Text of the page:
Miami Herbert launches a redesigned Full-Time MBA program

Miami Herbert launches a redesigned Full-Time MBA program

By Cibeles Duran

Miami Herbert launches a redesigned Full-Time MBA program

By Cibeles Duran
The faculty-led initiative ensures well-prepared students for a business environment under a higher intensity of fluctuation and uncertainty.

As the business world continues to grapple with rapid changes under the COVID-19 pandemic, incoming Full-Time MBA students receive a redesigned curriculum strengthened to deliver the necessary tools to meet the demands of today’s more data-driven workplace unfolding under local, regional, and global uncertainty. The launch of Miami Herbert’s renovated flagship program this fall comes after an exhaustive evaluation that began in 2019, well before the onset of the health crisis.

“Even before COVID, we already felt that the world had changed so much and that it was a critical moment to take a good look at the curriculum,” says Professor of Business Law Patricia Abril, formerly vice dean for graduate business programs who oversaw the redesign process. “We were thinking about what comes next. What should we be teaching students? What is the ideal program for students entering the workforce in one, three, or five years?”

The questions prompted the formation of a faculty-led redesign task force and theme committees that carried out comprehensive assessments, which included feedback from peers, students, recent grads and established alumni, board members, and recruiters. 

“We put together all of the wisdom gathered and the faculty designed a program that we are very proud of,” Abril says. 

Students will receive the same high-caliber training and strength of knowledge in a 56-credit, 21-month format, but with a curriculum more richly geared towards enhancing skills in three main areas: critical thinking and decision making with data, leadership and working in teams, and innovation and strategy. Faculty within the themes will meet periodically to ensure consistency and effective progression of knowledge as classes build upon each other. Technology-themed courses will also be offered throughout the curriculum as one-credit classes that will likewise supplement each other.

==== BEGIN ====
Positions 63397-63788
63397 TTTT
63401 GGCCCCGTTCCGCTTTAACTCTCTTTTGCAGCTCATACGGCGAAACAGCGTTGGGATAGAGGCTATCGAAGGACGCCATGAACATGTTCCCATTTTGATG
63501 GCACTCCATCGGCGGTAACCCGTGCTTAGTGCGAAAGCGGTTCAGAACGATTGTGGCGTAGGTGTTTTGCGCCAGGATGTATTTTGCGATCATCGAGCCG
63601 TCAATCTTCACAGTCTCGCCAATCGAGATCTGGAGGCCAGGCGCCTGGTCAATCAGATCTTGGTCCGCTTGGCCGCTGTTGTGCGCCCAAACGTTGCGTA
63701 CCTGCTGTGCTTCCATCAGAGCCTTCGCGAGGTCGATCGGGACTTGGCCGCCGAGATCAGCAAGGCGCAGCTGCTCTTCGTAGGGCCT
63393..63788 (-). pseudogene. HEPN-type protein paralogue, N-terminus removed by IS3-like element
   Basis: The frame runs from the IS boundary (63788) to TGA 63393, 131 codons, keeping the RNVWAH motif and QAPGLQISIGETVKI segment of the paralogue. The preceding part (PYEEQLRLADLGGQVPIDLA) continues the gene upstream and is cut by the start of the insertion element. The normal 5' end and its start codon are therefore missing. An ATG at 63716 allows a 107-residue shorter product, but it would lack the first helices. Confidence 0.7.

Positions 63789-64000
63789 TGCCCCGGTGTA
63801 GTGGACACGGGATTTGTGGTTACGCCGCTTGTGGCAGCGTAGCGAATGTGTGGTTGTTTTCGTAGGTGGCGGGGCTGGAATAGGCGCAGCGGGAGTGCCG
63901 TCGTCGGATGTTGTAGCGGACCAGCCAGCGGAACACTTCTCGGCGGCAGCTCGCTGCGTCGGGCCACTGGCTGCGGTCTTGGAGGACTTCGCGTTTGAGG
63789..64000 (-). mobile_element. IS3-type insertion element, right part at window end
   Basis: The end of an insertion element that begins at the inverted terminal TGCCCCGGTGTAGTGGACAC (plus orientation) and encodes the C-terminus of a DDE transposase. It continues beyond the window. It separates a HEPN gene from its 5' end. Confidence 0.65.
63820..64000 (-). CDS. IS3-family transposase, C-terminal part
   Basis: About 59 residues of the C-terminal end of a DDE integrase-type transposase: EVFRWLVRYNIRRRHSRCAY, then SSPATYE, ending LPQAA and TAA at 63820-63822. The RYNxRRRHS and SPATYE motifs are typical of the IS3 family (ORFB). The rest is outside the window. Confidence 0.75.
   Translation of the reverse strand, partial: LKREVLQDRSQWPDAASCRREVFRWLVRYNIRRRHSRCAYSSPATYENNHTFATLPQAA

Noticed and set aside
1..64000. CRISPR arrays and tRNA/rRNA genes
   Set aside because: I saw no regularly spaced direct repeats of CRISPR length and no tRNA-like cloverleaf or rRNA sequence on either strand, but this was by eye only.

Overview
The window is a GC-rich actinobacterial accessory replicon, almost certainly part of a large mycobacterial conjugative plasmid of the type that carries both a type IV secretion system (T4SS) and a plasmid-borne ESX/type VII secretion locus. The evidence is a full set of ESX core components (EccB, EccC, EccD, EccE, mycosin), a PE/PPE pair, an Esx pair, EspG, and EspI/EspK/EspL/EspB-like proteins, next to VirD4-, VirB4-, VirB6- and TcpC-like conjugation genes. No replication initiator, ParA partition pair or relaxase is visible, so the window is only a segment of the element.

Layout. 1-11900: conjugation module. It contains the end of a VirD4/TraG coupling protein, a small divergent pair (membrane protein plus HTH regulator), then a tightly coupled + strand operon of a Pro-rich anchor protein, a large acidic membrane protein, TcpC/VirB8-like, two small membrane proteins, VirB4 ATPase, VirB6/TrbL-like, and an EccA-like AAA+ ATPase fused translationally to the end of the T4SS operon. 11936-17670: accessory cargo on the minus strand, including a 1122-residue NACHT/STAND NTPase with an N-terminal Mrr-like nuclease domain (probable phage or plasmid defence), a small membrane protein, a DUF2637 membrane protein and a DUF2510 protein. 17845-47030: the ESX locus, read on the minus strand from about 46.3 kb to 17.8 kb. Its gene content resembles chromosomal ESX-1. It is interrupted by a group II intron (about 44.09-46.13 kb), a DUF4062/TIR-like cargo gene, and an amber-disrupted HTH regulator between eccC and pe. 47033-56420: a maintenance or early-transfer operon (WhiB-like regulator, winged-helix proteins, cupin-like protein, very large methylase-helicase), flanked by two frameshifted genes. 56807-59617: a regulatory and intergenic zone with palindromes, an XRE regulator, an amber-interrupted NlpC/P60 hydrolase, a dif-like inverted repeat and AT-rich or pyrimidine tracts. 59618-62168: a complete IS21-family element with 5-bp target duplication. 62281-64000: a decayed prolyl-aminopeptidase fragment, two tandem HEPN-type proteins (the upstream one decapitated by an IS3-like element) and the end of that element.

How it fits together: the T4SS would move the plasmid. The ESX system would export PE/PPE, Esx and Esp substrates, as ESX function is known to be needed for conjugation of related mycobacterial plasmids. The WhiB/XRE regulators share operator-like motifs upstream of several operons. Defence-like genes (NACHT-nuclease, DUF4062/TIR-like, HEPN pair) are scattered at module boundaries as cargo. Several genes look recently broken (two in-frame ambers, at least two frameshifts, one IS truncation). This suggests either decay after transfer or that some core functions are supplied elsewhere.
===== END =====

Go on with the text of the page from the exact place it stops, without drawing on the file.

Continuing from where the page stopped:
“An essential element of the program is that the professors also work in a team environment, and each has a role in taking the students on the next mile of the journey,” Abril explains.

To complement the objectives, 16 new and refreshed courses now form part of the core content, implementing dynamic topics in technology, AI, negotiation, and design thinking. Faculty throughout departments also set out to refresh all general core courses, which now carry organized, coordinated content under the three main themes, as well as more team- and project-based assignments.

In addition, beneficial boot camp-style courses during orientation present introductions to stakeholders in business and career development. Students will move on to take electives earlier in the curriculum, which will allow for a four-credit project semester in their second year to consist of consultancy or entrepreneurship activity with an actual company.

“Recruiters are no longer just looking at students’ grades and how well they did in their academic classes,” Abril states. “They want to know about a real-life problem that a student has helped solve, or a business issue that they have overcome.”

Students will be able to choose from a menu of project options by industry or other interest, with a focus on practical scenarios in which they may both learn and provide help. In January of 2020, for instance, students traveled to the Bahamas to help business owners rebuild their businesses after Hurricane Dorian.

The renovated program’s emphasis on data analysis and technology and innovation has enabled STEM designation, which has helped place Miami Herbert as the business school with the most STEM-certified graduate programs in Florida. Full-Time MBA students will become equipped with the data and analytical skills needed for high-tech positions in the core areas of science, technology, engineering, and mathematics.

All innovations—including a lighter final term for an earlier start to job searching—mark an increased priority towards career readiness and outcomes especially in an irregular environment.

“We can’t predict what the next uncertainty is going to be,” Abril states, highlighting that COVID-19 represents only one possibility. “It could be inflation, a natural disaster, or something else, but when you know how to lead and how to make decisions with data, whatever the crisis may be, you can weather it.”

Acknowledging uncertainty as a “fill in the blank” variable, Abril and faculty teams have achieved a purposeful, time-relevant program that will prepare future leaders to expect, face, and manage unforeseeable conditions in a business setting.